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7 facts about Japan’s economy, the third biggest in the world

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Despite the devastating earthquake that hit Japan in 2011, the country managed to overcome its devastating consequences in just six years. During these years the economy of Japan has recovered despite the fact that such a strike changed the economy to a great extent. The Japanese economy is third in the world, meaning that it has established itself firmly on the world despite the blows of 2011.

For those who do not know much about Japan, here are 7 facts about Japan’s economy:

Japan’s economy currently ranks third worldwide

Clouds obscure the sun rise as people come out to see dawn bring in the new year over Tokyo Tower (L) and the city's skyline on New Year's Day on January 1, 2015. Millions of Japanese people visit shrines and temples to pray for the well-being of their families at the New Year. AFP
Clouds obscure the sun rise as people come out to see dawn bring in the new year over Tokyo Tower (L) and the city's skyline on New Year's Day on January 1, 2015. Millions of Japanese people visit shrines and temples to pray for the well-being of their families at the New Year. AFP

The nominal Gross Domestic Product of Japan is $4.73 trillion.

It’s GDP per capita is $38,893.

Japan is an exporting giant

Nissan Motor's latest passenger vehicle 'Note' (L) and an electric concept vehicle 'BladeGlider' (R) are displayed at a showroom in Tokyo on February 23, 2017. (AFP)
Nissan Motor's latest passenger vehicle 'Note' (L) and an electric concept vehicle 'BladeGlider' (R) are displayed at a showroom in Tokyo on February 23, 2017. (AFP)

Japan’s economy depends mainly on exports which count for more than $640 billion.

Cars’ export amount to nearly $100 billion, while vehicles’ spare parts amount to $30 billion.

A slow economic growth

A pedestrian walks past an electric quotation board showing share price indexes of the Tokyo Stock Exchange (C, top) in front of a securities company in Tokyo. (AFP)
A pedestrian walks past an electric quotation board showing share price indexes of the Tokyo Stock Exchange (C, top) in front of a securities company in Tokyo. (AFP)

Despite the strength of the Japanese economy, it is characterized by a slow growth marked with an average of 10% in the sixties to an average of 4% in the eighties.

Japan’s economy has been stable for most years in the third millennium, but the country witnessed recession four times in 2008.

Population pyramid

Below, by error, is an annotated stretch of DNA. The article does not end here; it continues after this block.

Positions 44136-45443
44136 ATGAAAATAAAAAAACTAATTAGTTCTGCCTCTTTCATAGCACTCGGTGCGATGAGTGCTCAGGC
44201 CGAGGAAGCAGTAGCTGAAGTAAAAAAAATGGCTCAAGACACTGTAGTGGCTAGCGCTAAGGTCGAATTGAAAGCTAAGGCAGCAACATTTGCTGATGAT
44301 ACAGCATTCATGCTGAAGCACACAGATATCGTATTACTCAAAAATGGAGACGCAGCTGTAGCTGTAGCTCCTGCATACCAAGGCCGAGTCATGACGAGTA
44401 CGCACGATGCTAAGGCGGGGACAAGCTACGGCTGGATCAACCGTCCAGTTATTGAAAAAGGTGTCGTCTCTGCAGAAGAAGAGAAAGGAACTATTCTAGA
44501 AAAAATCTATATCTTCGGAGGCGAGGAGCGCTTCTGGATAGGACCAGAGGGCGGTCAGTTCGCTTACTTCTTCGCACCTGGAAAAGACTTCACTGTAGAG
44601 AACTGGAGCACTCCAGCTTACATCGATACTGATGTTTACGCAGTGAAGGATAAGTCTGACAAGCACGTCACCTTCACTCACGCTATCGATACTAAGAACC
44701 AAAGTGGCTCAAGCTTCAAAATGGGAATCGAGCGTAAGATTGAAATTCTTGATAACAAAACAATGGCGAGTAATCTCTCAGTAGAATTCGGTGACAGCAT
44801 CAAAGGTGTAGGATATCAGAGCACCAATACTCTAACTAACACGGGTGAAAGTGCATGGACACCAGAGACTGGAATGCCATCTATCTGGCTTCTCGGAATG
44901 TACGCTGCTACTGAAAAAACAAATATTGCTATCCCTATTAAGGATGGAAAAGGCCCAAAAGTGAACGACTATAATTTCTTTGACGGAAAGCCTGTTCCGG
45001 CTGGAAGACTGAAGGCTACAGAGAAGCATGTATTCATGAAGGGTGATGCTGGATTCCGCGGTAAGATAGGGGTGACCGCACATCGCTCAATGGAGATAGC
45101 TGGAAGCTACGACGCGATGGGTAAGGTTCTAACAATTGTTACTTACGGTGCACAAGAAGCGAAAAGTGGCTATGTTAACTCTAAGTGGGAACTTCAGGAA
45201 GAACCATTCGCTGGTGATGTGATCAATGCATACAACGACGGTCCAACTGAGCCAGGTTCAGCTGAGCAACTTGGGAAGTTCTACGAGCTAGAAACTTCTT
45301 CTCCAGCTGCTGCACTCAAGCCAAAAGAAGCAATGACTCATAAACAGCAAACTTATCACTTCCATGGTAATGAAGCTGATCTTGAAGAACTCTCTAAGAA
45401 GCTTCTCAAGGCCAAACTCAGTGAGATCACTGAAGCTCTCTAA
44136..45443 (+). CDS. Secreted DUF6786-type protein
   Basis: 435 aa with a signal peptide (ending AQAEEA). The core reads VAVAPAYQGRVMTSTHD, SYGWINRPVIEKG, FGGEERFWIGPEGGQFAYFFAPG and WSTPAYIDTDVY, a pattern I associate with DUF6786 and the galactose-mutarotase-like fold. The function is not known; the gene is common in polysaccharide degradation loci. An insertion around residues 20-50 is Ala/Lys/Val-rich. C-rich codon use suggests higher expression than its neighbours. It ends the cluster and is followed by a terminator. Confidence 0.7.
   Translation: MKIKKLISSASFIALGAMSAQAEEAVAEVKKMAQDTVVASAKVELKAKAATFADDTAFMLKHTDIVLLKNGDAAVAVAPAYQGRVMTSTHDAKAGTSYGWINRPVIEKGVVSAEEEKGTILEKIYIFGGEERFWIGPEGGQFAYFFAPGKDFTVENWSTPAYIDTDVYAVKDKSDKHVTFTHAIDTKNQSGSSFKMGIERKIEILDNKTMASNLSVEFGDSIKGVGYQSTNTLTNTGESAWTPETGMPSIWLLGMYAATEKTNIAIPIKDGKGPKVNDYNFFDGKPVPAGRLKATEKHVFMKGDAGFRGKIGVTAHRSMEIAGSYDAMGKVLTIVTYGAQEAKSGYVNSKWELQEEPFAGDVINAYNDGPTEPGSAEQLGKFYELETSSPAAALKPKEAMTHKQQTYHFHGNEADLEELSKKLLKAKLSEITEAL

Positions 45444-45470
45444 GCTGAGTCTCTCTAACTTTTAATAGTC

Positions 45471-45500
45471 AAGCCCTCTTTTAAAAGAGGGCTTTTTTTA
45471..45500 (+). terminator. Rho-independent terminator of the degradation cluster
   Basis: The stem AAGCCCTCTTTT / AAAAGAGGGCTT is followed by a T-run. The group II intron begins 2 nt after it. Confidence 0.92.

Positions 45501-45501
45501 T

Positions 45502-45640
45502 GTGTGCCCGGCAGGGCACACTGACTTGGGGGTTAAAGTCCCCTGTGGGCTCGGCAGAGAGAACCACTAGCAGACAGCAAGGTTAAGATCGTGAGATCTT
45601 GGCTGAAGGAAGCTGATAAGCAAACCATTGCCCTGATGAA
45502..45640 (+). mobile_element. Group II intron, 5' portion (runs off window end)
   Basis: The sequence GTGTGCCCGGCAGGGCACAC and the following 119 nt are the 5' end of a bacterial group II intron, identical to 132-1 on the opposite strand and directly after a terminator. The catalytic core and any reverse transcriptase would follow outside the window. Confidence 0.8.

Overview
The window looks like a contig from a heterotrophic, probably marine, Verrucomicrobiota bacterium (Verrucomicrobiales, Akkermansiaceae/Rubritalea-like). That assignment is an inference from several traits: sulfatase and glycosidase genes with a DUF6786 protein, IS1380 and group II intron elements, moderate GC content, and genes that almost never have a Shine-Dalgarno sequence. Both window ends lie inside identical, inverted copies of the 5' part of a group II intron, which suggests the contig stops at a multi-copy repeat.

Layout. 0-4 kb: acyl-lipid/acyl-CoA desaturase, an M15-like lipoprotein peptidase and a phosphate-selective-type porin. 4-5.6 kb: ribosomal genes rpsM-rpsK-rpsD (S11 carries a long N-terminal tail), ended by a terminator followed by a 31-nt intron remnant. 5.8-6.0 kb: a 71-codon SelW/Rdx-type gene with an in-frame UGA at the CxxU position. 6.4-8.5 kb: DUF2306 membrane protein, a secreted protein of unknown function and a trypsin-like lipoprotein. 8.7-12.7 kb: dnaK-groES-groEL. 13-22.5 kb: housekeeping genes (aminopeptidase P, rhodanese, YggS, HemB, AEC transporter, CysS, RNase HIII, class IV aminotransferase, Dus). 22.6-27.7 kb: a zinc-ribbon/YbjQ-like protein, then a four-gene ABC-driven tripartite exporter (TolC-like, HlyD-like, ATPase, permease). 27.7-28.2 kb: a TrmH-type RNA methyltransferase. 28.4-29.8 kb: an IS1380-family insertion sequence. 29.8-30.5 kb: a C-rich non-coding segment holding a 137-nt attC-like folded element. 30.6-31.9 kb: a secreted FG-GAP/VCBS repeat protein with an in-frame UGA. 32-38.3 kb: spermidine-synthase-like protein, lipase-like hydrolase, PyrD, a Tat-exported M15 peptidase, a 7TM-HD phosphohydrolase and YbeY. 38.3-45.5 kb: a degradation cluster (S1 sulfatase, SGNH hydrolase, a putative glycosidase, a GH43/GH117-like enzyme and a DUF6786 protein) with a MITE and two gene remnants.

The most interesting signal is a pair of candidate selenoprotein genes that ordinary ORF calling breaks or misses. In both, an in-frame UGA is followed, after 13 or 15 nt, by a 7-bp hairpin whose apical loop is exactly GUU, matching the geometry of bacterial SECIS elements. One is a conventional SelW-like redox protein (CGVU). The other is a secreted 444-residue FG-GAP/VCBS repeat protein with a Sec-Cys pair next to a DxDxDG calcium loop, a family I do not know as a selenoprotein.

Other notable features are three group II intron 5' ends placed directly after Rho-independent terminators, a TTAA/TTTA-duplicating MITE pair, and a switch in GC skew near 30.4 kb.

Elderly people work out with wooden dumb-bells in the grounds of a temple in Tokyo on September 19, 2016, to celebrate Japan's Respect for the Aged Day. (AFP)
Elderly people work out with wooden dumb-bells in the grounds of a temple in Tokyo on September 19, 2016, to celebrate Japan's Respect for the Aged Day. (AFP)

The most important reason for the slowdown in growth is attributed to the population pyramid, which is characterized by aging, since 27% of the population is over the age of 65.

Only 13% of the population is 14 years old.

Nuclear energy

An aerial view shows No. 4 (front L), No. 3 (front R), No. 2 (rear L) and No. 1 reactor buildings at Kansai Electric Power Co.'s Takahama nuclear power plant in Takahama town, Fukui prefecture. (Reuters)
An aerial view shows No. 4 (front L), No. 3 (front R), No. 2 (rear L) and No. 1 reactor buildings at Kansai Electric Power Co.'s Takahama nuclear power plant in Takahama town, Fukui prefecture. (Reuters)

Until 2011, Japan relied on nuclear energy to produce nearly 30% of the country’s needs for electricity. However, the Fukushima nuclear disaster led the government to order the shutdown of all nuclear reactors.

The current government has decided to relaunch these reactors with strict safety conditions. Two reactors were launched in 2015.

Oil importation

A ship sails before an international cargo terminal in Tokyo. (AFP)
A ship sails before an international cargo terminal in Tokyo. (AFP)

Due to the closure of the nuclear reactors, Japan’s dependence on imported oil raised dramatically, bringing the annual volume of imports to 3.4 million barrels per day, third of which come from Saudi Arabia.

ABENOMICS

Japan's Prime Minister Shinzo Abe looks on during a banquet. (AFP)
Japan's Prime Minister Shinzo Abe looks on during a banquet. (AFP)

ABENOMICS is the name given to the economic reforms launched by the current Prime Minister Shinzo Abe.

These reforms aim to increase the Gross Domestic Product by 20% or 600 trillion Yen by the year of 2020.